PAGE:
WINNING THE TRADES TALENT WAR
Perspectives from Multifamily Property Managers
Three Ways Virtual Training Helps Employers Attract and Keep the Best and Brightest
We’ve all heard it, “time is money.” Invest it or waste it. Whether you’re wasting hours or dollars, the outcome is often the same. Technicians and service managers unavoidably waste hundreds of man-hours each week dealing with what ought to be avoidable issues. The end result?
- Lower Net Operating Income (NOI) for the multifamily property community,
- Less business for the property management company, and
- More costly problems overall.
Yet, while multifamily property managers work with departments dedicated to keeping track of their money, no one is generally tasked with watching time! If they did, many companies might discover their technicians and service managers unavoidably waste hundreds of man-hours each week dealing with what ought to be avoidable issues. First, employee morale and energy sink. With this dynamic in place, turnover increases. Residents grow impatient and reviews suffer. Move outs surge. Your already tired maintenance team begins to burn out.
Your HR, sales, and marketing teams also feel the effect. Problems that could have been averted early on now require more time and money to resolve. The professionals closest to these troubles – the regional directors of maintenance, human resources, and training departments – see that many of these issues can be traced back to the competence of their maintenance teams and the quality of their training. Better-trained techs make repairs faster and do them right the first time, increasing efficiency and productivity. Less-stressed techs who feel that their employer is invested in them are happier in their jobs, making it less likely they’ll leave. And happier techs often make for happier residents, reducing resident turnover. All this adds up to a net increase on the bottom line – to the tune of a 24% return for every additional dollar invested in training.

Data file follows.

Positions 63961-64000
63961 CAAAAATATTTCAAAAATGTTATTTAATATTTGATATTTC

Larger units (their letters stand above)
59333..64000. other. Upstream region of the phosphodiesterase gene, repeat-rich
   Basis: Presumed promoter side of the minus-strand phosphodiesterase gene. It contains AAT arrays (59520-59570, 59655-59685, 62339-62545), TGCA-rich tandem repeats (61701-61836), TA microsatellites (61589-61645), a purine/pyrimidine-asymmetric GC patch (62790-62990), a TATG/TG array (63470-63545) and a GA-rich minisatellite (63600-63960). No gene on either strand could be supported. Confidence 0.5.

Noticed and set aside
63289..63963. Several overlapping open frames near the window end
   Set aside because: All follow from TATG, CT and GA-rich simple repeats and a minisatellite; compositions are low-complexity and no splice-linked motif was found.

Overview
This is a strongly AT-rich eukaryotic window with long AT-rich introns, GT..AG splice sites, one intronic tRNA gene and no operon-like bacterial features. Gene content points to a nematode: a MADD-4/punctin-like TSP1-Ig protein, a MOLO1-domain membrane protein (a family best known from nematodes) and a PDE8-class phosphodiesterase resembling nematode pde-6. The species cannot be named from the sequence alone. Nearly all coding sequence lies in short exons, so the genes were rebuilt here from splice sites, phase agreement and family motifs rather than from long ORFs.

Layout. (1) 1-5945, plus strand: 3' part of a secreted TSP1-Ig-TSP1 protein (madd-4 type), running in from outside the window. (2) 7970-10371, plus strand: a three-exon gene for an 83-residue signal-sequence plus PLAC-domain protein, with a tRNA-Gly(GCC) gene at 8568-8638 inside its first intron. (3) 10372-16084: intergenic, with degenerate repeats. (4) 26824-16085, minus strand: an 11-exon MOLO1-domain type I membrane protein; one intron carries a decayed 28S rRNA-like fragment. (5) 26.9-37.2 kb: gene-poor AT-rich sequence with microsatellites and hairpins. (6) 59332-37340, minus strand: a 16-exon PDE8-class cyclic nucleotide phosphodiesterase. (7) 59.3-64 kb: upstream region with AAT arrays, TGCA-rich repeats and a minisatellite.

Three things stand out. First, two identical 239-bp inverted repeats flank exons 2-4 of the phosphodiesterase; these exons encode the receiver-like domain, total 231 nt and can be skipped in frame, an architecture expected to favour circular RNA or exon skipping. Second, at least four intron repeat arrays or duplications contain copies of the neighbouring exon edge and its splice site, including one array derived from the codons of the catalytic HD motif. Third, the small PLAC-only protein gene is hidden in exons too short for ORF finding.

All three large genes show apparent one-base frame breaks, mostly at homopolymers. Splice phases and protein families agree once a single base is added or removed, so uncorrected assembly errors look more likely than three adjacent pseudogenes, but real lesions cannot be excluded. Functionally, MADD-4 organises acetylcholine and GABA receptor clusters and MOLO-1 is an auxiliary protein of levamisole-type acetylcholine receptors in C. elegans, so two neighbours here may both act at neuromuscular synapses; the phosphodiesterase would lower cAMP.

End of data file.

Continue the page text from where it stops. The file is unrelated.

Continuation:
1: Tap into a new pool of candidates – no experience required
A shortage of experienced technicians means managers need to expand their hiring pool to entry-level technicians. Traditionally these “green new hires” learn skills by shadowing a seasoned technician on-the-job. This makes training newbies part of a lead maintenances’ regular job description—a task they are expected to perform alongside handling service requests. One-on-one training is further complicated by the “two-shoulder” problem. Since maintenance repairs are often conducted in tight spaces with poor lighting, it can be almost impossible for the trainee to get a clear view and understanding of what the mentor is doing during the repair. Virtual training solves these problems by giving entry level techs a “hands-on,” first-person experience. This simulation training also helps them understand the why of the repair process, not just the how. In addition, the training is self-directed and autonomous. So, not only are new techs receiving best-in-class training, they’re getting up to speed quickly without becoming a drag on fellow technicians. Taken together, these advantages enable you to overcome the biggest disadvantage of hiring inexperienced technicians and allow you to tap into a pipeline of new recruits.
2: Attract Millennials by adapting to changing expectations
Formal training gives companies the edge in attracting talent. Not just any training will do, however. Today, even skilled tradespeople expect to be trained using technology. And that doesn’t mean just watching a talking head read PowerPoint slides. They want training that’s interactive, intuitive, and entertaining.
The demand for sophisticated digital training is only going to increase. Millennials – already the largest working generation in America – expect immersive training that keeps them engaged by turning learning into a game. The generation coming up behind them, even more. If you’re leaning toward implementing VR as part of your immersion, know that recall increases to a full 90% because of how life-like the learning is.